I just read an interesting Wall Street Journal article on congestion pricing—charging users extra for use of something public in order to regulate demand— and the decision of certain states to cap its use on roadways: “Why Not All Tolls Rise to Nearly $50: Washington state advised to lift the $10 toll cap as congestion returns”
The topic of the merits of congestion pricing is an interesting one and the article adds an additional layer to it. There are three interesting questions:
- Are congestion roads efficient?
- Is the implementation of having capped prices better or worse than having no cap?
- Are congestion roads fair?
While the focus of the article is on question 2, I think it’s important to understand question 1 first (and then to understand the implication of question 3).
Why do we have congestion pricing?
We live in a world with scarce resources. Most of us would like to use a road uninterrupted exactly at the time we want to leave home or work. Unfortunately, many others have the same interest. However, most of us have some options and decisions to make: for example, when to travel (leave early or late), how to travel (which road to take or whether to use public options, if these are available), and sometimes, even whether to travel. When presented with these options, all of us make our own decisions by balancing the value we get from the trip (whether for work or leisure) with the different costs we incur. The costs can be direct, such as tolls, or indirect (the opportunity cost of spending time in traffic rather than at home watching a re-run of the Eagles beating the Patriots).
When we are making these tradeoffs, there is an extensive literature that shows that we take into consideration only our costs, but not the impact of our decisions on other’s cost. That’s what we call externalities. In other words, when we make the decision of whether to join a road already congested (or when congestion builds up) we take into consideration only the current state of the road (that is, how many people are in front of us), but do not take into consideration that by joining traffic, we are making the situation much worse for many more people. From a societal point of view, this is inefficient, resulting in people spending more time in traffic than it is desired from the economic point of view (given current scarce resources).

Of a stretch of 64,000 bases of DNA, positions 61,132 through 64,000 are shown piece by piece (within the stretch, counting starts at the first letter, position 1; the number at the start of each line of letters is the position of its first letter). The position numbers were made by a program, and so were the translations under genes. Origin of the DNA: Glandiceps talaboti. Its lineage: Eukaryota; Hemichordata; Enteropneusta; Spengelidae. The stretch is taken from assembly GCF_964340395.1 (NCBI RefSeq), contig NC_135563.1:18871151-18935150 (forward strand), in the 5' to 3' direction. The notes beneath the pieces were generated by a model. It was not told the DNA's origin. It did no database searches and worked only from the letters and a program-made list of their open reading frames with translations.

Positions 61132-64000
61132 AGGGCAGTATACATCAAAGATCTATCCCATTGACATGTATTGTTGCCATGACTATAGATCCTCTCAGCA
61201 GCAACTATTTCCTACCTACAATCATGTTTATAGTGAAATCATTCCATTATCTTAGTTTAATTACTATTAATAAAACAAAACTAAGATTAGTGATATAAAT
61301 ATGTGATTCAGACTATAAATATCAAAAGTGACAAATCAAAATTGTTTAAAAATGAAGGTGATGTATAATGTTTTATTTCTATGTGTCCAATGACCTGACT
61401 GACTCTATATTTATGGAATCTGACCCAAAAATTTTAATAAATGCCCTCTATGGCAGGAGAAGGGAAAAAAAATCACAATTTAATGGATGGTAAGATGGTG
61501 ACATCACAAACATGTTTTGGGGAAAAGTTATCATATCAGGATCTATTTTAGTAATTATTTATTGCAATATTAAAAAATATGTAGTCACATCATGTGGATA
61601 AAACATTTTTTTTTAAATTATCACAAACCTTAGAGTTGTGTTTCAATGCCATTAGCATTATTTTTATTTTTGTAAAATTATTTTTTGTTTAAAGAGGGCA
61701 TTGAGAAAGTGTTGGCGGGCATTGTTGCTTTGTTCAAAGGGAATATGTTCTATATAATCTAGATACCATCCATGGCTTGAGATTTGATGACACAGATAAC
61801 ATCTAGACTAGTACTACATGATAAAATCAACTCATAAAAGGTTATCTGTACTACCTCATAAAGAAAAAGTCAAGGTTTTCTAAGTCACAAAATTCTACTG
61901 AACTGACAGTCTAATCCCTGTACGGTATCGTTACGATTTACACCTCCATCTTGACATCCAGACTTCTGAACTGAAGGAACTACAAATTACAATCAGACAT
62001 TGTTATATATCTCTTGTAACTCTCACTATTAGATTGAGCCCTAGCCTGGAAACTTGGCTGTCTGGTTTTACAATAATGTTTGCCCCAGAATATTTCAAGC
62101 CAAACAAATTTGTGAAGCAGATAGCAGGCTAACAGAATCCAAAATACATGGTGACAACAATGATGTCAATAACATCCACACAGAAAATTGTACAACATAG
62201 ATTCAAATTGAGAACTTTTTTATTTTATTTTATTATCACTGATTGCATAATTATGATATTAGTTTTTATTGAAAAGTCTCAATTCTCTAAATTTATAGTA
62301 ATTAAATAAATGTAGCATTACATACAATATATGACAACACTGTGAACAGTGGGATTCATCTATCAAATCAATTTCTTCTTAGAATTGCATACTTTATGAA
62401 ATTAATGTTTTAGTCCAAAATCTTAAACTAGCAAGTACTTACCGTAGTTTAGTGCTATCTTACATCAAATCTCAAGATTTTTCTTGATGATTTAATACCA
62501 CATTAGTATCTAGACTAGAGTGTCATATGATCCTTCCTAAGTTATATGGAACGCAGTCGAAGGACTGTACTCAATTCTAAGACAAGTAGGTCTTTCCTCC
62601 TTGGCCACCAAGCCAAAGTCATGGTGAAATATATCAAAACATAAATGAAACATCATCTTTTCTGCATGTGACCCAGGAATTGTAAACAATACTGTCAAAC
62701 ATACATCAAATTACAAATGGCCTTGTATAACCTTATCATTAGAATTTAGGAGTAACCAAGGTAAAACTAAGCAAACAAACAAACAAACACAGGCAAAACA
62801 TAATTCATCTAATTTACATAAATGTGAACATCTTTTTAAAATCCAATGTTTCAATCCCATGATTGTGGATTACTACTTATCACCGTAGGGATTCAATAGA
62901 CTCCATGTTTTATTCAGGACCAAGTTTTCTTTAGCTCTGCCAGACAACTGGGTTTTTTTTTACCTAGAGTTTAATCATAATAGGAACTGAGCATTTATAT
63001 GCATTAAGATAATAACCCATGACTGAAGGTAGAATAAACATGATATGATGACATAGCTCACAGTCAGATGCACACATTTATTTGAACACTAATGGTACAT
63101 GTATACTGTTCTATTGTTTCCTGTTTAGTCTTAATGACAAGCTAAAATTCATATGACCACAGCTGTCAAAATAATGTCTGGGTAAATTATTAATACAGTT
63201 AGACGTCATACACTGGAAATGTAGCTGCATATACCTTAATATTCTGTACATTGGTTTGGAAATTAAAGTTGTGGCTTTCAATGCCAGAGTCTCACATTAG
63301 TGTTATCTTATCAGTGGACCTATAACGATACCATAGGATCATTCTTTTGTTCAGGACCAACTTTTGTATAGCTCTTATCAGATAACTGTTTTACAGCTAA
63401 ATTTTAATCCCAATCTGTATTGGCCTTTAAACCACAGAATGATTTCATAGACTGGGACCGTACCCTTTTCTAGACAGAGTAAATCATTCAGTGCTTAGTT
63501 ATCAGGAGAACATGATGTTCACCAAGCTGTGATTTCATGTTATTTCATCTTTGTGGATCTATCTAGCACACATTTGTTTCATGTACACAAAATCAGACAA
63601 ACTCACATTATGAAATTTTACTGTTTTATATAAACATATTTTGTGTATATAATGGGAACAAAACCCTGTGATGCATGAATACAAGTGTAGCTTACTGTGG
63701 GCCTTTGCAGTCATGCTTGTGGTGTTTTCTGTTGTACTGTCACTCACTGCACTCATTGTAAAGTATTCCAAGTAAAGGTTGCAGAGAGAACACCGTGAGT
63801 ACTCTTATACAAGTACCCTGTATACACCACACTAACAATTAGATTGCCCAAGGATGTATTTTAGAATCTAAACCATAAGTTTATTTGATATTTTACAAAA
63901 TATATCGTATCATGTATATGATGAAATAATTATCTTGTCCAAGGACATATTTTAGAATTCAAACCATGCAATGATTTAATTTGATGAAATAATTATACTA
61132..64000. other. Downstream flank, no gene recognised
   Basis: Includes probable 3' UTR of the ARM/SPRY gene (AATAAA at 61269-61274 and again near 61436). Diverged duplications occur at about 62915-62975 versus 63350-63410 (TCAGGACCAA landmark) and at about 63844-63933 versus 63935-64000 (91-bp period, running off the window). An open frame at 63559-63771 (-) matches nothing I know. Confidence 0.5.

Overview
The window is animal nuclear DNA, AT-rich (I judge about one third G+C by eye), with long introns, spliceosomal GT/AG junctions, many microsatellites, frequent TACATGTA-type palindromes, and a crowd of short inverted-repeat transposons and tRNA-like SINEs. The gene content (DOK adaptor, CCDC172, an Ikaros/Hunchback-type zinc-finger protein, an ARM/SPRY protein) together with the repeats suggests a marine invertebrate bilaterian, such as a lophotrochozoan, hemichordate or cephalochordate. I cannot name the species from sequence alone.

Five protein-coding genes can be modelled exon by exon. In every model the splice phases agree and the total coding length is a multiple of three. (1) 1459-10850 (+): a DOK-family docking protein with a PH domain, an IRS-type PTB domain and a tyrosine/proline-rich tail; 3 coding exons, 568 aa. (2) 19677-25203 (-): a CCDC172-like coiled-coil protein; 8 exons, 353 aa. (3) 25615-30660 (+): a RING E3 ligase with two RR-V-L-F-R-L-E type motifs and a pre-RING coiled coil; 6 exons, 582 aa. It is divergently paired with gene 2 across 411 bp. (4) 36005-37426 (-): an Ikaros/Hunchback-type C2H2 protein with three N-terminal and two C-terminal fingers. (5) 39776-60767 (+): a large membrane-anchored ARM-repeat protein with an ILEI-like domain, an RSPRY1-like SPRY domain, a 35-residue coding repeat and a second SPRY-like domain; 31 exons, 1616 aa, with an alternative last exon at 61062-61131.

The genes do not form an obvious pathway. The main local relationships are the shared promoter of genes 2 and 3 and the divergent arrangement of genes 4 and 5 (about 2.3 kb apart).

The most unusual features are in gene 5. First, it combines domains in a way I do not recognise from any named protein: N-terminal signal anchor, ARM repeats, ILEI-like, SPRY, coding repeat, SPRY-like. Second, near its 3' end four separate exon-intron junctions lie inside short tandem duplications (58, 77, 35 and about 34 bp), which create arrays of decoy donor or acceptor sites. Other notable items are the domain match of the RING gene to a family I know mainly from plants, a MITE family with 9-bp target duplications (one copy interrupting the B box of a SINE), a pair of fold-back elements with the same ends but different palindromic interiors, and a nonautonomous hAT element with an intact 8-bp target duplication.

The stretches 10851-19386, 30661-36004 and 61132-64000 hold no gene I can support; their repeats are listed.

What’s the solution? Congestion pricing. One can show that if
you shift a person’s externalities on to others (and one can show how to compute it), then everyone is better off and you can achieve the efficient outcome. I am not in favor of market solutions for everything, but this a case whether the market solution (or a mechanism design solution, to be more accurate) is the right solution.
So now we get to the question about the specific implementation of capped pricing:
Some people make the point that congestion tolls are not a proper market solution since unlike a real marketplace in which an exchange happens only if both sides are better off because of the exchange, in the congestion pricing case, the person that pays (and earns time) and the person that does not pay (and thus has to wait longer in traffic) might not be better off. Both are better off compared to the situation in which they make the alternative decision. But it’s possible that both are worse off compared to the situation in which the system (and thus the exchange) is not offered. For example, imagine that the price is too low, such that everyone is willing to pay it. In that case, everyone is going to pay the price, which means that the congestion road is going to be full, but no one enjoys it since the traffic is completely congested (as people indicate in the WSJ article). So clearly, in that situation certain people will opt not to pay and we will reach an equilibrium, but you can see how this may explain why capping the price may result in a situation that is worse for everyone. And in particular, those who pay are not satisfied, since the reduction in delays is not sufficient. So, while all of us don’t like uncertain prices, capping them is quite problematic.
You can see that if the role of congestion tax revenue is also to raise money for new roads and better public transportation (which should really be the main use), capping the tolls just means that someone else has to pay these taxes, based on another criteria which is not related to road usage or value of time.
Of course, there is the third question of whether it is fair to charge congestion pricing. Michael Sandel wrote about that in his book “What Money Can’t Buy: The Moral Limits of Markets”
I think this argument has some bite in situations where the revenues from taxes are not invested in improving the congestion in the very same road. If people do not have much choice of when to travel and how to travel (limited public options, and limited road options), we end up with a solution that is not only unfair, but probably not economically efficient. I will leave this discussion to another post.
The main point is that time is already a price we pay. If people do not have much choice of when to travel and how to travel (limited public options, and limited road options), capping congestion pricing results in a solution that may seem fair, but not economically efficient.
Gad Allon is the Director of the Jerome Fisher Program in Management & Technology and Professor of Operations, Information & Decisions at Wharton. He is also co-founder of ForClass, an edtech designed for educators by educators. Follow him on Twitter, @g_allon.